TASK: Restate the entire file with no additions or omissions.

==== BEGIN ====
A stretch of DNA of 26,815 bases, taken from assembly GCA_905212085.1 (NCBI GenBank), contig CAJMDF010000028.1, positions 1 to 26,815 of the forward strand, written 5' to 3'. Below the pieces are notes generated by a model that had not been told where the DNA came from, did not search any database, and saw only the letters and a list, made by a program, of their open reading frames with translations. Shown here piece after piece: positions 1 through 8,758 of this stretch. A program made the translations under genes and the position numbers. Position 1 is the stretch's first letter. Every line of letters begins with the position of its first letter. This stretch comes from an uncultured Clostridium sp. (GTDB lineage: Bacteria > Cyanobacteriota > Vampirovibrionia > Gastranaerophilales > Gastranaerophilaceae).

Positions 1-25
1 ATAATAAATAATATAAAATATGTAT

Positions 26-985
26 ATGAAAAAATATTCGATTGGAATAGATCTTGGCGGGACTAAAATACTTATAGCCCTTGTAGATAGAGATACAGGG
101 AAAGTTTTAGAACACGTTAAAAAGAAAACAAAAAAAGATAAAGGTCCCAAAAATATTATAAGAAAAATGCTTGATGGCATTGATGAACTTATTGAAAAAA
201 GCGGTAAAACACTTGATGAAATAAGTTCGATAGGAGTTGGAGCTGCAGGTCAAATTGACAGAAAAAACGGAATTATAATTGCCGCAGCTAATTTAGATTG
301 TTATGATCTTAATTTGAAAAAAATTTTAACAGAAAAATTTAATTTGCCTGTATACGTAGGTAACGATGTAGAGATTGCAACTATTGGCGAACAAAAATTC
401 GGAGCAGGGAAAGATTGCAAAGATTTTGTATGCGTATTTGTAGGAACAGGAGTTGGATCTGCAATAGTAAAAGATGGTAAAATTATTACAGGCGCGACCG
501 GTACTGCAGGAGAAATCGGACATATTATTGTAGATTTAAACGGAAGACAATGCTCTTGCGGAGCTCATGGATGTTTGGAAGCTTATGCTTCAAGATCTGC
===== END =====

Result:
A stretch of DNA of 26,815 bases, taken from assembly GCA_905212085.1 (NCBI GenBank), contig CAJMDF010000028.1, positions 1 to 26,815 of the forward strand, written 5' to 3'. Below the pieces are notes generated by a model that had not been told where the DNA came from, did not search any database, and saw only the letters and a list, made by a program, of their open reading frames with translations. Shown here piece after piece: positions 1 through 8,758 of this stretch. A program made the translations under genes and the position numbers. Position 1 is the stretch's first letter. Every line of letters begins with the position of its first letter. This stretch comes from an uncultured Clostridium sp. (GTDB lineage: Bacteria > Cyanobacteriota > Vampirovibrionia > Gastranaerophilales > Gastranaerophilaceae).

Positions 1-25
1 ATAATAAATAATATAAAATATGTAT

Positions 26-985
26 ATGAAAAAATATTCGATTGGAATAGATCTTGGCGGGACTAAAATACTTATAGCCCTTGTAGATAGAGATACAGGG
101 AAAGTTTTAGAACACGTTAAAAAGAAAACAAAAAAAGATAAAGGTCCCAAAAATATTATAAGAAAAATGCTTGATGGCATTGATGAACTTATTGAAAAAA
201 GCGGTAAAACACTTGATGAAATAAGTTCGATAGGAGTTGGAGCTGCAGGTCAAATTGACAGAAAAAACGGAATTATAATTGCCGCAGCTAATTTAGATTG
301 TTATGATCTTAATTTGAAAAAAATTTTAACAGAAAAATTTAATTTGCCTGTATACGTAGGTAACGATGTAGAGATTGCAACTATTGGCGAACAAAAATTC
401 GGAGCAGGGAAAGATTGCAAAGATTTTGTATGCGTATTTGTAGGAACAGGAGTTGGATCTGCAATAGTAAAAGATGGTAAAATTATTACAGGCGCGACCG
501 GTACTGCAGGAGAAATCGGACATATTATTGTAGATTTAAACGGAAGACAATGCTCTTGCGGAGCTCATGGATGTTTGGAAGCTTATGCTTCAAGATCTGC